In retrospect, the label of Arab Spring ascribed to the unrest of varying degrees of intensity across 19 countries in North Africa and West Asia has been an unfortunate one. One reason is the historical association with the high hopes of the eight-month Prague Spring of 1968. History bears grim witness to how that particular attempt at democracy ended: with a brutal invasion by the Soviet Union and other Warsaw Pact countries. The Czechs and Slovaks had to wait another two decades for democracy. Given the impact of those unprecedented protests across the Arab world, it is hard to escape the view that it’s 1968 all over again. The three countries that saw regime changes – Libya, Egypt and Yemen – remain in disarray. Libya marked the second anniversary of Muammar Gaddafi’s overthrow with a lot of help from the US and Nato forces on February 8, but there is little to celebrate. The new incumbents in Tripoli appear to have little control over armed and lawless militiamen roaming freely outside the capital, including in Benghazi, the country’s economic hub. In Egypt, the elected President Mohamed Morsi appears torn between the demands of his Muslim Brotherhood and the demands for a more representative Constitution. Everywhere, people feel as disenfranchised as ever. In Syria, the civil war rages, and Bashar al-Assad’s determination and ability to cling to power grow in direct proportion to the intensity of domestic and international pressure for his exit.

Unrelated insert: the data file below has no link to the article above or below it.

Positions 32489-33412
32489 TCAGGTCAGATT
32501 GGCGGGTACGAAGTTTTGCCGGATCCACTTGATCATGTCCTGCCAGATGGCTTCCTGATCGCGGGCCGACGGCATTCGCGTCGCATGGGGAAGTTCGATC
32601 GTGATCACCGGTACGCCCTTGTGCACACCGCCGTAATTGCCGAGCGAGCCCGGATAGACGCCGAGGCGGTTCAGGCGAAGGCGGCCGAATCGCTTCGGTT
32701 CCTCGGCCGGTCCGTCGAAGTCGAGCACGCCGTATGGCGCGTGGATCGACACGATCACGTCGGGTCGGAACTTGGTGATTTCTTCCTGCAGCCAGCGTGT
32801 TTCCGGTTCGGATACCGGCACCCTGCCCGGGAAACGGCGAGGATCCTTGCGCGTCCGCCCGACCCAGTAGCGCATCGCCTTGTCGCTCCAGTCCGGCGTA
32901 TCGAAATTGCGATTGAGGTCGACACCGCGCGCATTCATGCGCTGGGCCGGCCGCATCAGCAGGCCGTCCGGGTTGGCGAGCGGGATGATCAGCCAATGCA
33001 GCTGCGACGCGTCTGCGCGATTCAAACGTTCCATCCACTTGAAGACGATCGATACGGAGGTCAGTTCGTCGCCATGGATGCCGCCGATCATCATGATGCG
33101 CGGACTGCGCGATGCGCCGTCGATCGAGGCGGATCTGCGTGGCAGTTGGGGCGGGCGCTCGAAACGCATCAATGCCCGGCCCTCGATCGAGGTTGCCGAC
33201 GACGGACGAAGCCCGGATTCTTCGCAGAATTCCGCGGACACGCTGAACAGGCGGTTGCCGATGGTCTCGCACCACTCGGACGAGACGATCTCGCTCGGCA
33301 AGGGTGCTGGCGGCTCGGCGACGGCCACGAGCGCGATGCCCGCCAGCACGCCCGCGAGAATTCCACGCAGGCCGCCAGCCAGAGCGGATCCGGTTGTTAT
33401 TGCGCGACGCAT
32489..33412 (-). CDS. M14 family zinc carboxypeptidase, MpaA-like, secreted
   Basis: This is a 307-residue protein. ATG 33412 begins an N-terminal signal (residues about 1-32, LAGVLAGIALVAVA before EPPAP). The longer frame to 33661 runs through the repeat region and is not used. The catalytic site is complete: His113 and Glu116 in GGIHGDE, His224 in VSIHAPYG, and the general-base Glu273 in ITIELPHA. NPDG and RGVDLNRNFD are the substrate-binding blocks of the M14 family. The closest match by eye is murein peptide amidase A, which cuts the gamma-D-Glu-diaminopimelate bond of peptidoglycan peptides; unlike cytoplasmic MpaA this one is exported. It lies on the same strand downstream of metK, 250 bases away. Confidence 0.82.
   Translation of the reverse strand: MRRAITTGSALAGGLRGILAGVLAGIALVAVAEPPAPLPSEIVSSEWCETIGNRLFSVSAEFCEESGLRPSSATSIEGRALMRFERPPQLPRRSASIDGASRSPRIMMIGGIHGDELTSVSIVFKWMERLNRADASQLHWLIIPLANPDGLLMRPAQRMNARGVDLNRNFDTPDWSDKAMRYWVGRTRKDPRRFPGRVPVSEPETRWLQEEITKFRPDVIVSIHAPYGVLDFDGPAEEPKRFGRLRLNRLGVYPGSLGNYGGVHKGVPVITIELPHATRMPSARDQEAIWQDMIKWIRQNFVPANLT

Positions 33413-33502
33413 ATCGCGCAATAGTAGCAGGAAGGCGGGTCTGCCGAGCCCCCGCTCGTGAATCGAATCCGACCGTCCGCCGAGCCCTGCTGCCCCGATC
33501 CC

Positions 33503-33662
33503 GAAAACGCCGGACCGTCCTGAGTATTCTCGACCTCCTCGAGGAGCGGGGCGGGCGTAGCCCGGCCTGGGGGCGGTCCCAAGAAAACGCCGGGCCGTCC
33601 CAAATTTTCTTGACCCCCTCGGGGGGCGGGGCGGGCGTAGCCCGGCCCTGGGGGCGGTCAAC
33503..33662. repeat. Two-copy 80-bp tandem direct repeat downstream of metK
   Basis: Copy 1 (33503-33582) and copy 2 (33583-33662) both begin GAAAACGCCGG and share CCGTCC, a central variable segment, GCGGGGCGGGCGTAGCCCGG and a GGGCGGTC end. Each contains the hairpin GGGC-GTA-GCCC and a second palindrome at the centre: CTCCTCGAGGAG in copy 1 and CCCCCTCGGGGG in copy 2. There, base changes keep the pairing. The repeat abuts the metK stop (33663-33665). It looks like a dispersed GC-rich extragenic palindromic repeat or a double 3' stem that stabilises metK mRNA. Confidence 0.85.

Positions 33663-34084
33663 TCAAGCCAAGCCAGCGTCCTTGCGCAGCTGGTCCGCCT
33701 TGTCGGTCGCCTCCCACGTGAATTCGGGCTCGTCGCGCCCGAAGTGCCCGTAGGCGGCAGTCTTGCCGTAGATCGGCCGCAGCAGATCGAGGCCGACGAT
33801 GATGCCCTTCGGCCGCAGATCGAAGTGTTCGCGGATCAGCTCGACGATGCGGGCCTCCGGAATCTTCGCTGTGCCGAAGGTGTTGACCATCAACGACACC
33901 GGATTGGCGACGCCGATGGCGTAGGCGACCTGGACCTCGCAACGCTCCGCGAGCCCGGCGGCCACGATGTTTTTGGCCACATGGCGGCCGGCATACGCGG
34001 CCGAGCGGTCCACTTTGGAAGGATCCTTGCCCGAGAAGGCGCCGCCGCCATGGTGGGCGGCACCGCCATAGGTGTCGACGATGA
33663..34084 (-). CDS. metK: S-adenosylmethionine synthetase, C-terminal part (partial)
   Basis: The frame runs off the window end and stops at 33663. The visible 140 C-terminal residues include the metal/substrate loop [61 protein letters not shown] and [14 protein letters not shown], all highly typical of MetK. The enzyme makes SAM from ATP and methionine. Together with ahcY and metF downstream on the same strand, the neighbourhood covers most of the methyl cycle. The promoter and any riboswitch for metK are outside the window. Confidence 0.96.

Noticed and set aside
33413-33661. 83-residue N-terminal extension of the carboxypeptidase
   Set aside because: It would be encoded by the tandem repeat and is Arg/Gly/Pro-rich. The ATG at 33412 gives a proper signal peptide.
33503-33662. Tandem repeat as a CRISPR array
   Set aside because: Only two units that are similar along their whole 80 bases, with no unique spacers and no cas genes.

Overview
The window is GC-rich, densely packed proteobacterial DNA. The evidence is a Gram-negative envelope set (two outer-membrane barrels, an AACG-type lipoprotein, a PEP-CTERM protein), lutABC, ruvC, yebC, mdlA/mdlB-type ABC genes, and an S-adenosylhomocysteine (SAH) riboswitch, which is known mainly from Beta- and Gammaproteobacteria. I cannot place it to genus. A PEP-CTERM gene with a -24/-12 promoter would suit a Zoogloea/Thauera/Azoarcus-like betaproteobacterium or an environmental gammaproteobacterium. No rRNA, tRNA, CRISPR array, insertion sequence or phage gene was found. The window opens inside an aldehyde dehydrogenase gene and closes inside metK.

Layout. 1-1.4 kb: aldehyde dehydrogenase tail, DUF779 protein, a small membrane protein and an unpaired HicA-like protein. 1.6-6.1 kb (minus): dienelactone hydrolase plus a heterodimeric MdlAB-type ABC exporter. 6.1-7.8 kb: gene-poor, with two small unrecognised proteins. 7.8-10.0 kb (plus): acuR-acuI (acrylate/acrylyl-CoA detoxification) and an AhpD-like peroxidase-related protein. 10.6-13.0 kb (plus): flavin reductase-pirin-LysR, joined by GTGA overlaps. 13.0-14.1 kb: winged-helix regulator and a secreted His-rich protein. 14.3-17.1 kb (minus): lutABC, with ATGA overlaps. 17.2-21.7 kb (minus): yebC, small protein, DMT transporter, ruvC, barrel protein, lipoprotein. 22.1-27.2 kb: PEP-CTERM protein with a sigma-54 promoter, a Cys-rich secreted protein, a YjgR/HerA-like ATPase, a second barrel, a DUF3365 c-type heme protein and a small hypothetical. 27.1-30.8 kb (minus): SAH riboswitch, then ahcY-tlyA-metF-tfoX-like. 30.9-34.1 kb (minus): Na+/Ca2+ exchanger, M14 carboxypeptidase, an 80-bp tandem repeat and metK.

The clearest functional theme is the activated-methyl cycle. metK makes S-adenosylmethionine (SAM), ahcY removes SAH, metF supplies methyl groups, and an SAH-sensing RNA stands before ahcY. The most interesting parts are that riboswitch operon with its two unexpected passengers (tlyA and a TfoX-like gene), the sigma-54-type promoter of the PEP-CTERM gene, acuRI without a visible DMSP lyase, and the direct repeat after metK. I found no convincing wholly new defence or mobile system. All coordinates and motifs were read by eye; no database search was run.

This huge vacuum in governance has left the field clear for rising extremism. The fact that it has acquired a religious hue is primarily the result of the absence of secular institutional mechanisms to distil the protests into coherent opposition. Indeed, comparisons with the aftermath of the French and Russian revolutions appear more apt in this case. Eastern Europe had relatively strong institutions of governance and of popular protest before the Warsaw Pact, and these impulses never entirely vanished. Many Arab nations, on the other hand, were either artificially created or under the colonial yoke of Europe (or both) for so long that national institutions have never had the opportunity to fully develop (in that sense, India remains a beacon of sorts in the transition to nationhood).
Equally importantly, East Europe and South Africa had the advantage of enlightened leaders in Mikhail Gorbachev and F W De Klerk to complement the democracy protests from below. All in all, it is hard to escape the view that despite the hopes of the Spring, the Arab world, too, awaits its Gorbachev.